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French Jews discuss a rise in fear

2009 has seen a sharp rise in suspected anti-Semitic acts. But are Jews' fears justified, or grounded in paranoia?

Patrick Belaiche takes a coffee break in March 2009 outside of his kosher bakery in Paris’ 19th district, a mixed neighborhood where both Arab and Jewish communities live. Belaiche said there have always been anti-Semitic incidents in France, unfortunately. (Mildrade Cherfils/Global Post)

PARIS — A typical theme of the annual dinner hosted by an umbrella organization of Jewish groups in France: remembering the Holocaust.

This year’s theme: fear.

“Anti-Semitism is back,” Richard Prasquier, the president of the Representative Council of Jewish Institutions in France told the audience at the March event. “Today, many Jews in France are afraid.”

In January 2009, there were 352 anti-Semitic acts committed in France versus the 460 that were committed in all of 2007 and 2008 combined, Prasquier said.

Israel’s three-week offensive in Gaza against Hamas in December and January might have explained some of the spike, but it doesn’t tell the whole story.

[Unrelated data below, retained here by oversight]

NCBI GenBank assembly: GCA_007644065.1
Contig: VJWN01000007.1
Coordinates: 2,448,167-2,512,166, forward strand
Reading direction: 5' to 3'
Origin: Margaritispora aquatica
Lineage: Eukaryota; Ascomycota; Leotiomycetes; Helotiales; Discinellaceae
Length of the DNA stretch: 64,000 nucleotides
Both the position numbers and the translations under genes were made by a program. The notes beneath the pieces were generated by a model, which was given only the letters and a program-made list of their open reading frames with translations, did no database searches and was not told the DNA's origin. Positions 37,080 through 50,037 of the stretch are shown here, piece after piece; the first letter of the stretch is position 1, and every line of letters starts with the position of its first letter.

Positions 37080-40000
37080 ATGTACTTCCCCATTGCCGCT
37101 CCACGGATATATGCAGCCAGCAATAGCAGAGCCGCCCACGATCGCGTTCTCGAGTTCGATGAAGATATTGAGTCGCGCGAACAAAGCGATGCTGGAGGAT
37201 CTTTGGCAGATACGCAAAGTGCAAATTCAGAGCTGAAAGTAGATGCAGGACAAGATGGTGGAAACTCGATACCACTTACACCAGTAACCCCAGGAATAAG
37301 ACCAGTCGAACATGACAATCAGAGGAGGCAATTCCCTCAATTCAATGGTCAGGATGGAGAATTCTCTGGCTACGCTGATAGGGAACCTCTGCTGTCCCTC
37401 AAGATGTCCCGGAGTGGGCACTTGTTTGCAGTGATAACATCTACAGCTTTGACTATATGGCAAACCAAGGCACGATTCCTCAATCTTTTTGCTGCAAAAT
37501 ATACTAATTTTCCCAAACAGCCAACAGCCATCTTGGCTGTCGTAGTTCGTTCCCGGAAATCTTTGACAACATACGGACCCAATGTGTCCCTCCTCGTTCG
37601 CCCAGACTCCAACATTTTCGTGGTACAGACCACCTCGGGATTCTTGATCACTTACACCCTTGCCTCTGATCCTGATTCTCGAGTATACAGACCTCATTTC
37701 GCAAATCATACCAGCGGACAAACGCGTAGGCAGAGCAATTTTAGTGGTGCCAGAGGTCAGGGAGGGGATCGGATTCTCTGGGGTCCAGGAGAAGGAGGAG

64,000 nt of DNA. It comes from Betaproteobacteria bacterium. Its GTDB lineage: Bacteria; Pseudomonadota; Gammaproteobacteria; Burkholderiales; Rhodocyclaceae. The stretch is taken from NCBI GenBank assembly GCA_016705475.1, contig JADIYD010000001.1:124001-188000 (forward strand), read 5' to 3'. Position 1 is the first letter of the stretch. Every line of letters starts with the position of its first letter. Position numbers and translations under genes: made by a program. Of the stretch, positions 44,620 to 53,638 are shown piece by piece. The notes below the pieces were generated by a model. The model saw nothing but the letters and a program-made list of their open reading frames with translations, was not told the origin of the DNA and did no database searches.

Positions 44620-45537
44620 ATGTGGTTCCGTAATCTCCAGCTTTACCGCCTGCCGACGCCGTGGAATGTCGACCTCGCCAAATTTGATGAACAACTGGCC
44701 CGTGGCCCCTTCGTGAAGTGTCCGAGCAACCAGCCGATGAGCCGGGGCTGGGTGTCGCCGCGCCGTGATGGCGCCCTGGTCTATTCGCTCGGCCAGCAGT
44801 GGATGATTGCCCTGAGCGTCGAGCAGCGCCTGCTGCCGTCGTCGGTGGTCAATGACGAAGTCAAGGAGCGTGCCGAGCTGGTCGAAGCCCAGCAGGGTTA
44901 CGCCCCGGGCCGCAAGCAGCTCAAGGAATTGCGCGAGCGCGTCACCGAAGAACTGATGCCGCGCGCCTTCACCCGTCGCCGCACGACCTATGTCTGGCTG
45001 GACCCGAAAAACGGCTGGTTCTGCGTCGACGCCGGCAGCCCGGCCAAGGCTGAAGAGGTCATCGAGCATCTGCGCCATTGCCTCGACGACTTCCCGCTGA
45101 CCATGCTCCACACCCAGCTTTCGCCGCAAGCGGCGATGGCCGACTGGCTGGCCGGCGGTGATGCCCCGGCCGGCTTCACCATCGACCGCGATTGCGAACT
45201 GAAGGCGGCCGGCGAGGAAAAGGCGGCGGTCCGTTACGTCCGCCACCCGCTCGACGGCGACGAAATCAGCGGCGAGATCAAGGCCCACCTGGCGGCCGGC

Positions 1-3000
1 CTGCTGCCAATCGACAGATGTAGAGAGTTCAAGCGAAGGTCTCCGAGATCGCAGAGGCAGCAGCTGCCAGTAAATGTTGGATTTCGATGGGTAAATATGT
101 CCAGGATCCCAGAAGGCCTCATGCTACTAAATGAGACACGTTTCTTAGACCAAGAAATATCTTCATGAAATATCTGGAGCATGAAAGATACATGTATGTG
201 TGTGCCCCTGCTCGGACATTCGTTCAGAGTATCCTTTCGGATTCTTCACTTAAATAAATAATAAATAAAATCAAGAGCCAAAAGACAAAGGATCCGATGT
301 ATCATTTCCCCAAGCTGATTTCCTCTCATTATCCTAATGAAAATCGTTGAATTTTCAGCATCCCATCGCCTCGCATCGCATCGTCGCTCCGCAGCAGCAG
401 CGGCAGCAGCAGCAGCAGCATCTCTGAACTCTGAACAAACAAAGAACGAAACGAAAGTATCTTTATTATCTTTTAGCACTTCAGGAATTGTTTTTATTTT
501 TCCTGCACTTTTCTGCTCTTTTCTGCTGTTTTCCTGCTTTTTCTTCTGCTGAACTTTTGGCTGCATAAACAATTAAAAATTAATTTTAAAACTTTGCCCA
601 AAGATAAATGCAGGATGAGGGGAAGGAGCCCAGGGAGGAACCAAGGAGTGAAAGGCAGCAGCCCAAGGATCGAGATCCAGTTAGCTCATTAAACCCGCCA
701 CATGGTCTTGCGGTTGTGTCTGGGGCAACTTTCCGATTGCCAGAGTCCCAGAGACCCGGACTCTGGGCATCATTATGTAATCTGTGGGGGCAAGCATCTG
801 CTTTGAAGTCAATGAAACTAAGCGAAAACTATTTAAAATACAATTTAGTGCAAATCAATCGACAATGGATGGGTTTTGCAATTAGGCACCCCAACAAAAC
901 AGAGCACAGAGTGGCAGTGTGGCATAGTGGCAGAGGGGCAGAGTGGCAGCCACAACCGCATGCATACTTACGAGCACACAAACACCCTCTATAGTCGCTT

While incidents ranging from verbal attacks to anti-Jewish graffiti to Molotov cocktail bombings at synagogues are par for the course in France, according to people interviewed for this article, opinions varied on the reasons for the current level of fear.

“There has been a bit of a rise but nothing that is not to be expected,” said Franck Ansallem, a pianist who lived in New York for 20 years before returning to his native France seven years ago. Ansallem, 47, who is Jewish, said “there is a paranoia going on” in France. “It was there before the war in Gaza.” Some Jews in Paris are afraid to ride the Metro while wearing a kippah or a beard for fear of attracting attention and possible aggression, he added.

In the 19th district of Paris, which is filled with both mosques and synagogues, Victorio Shemoun took his lunch at a local kosher bakery. Between bites of his tuna sandwich, Shemoun, who runs a real estate business, said he was not afraid at all. Rather, he found it a shame that the situation had reached such a point.

“Why should we live like this,” he asked, pointing in the direction of schools and synagogues that were “barricaded” by iron bars and gates, with police cars stationed outside. “Is it normal to live like this?”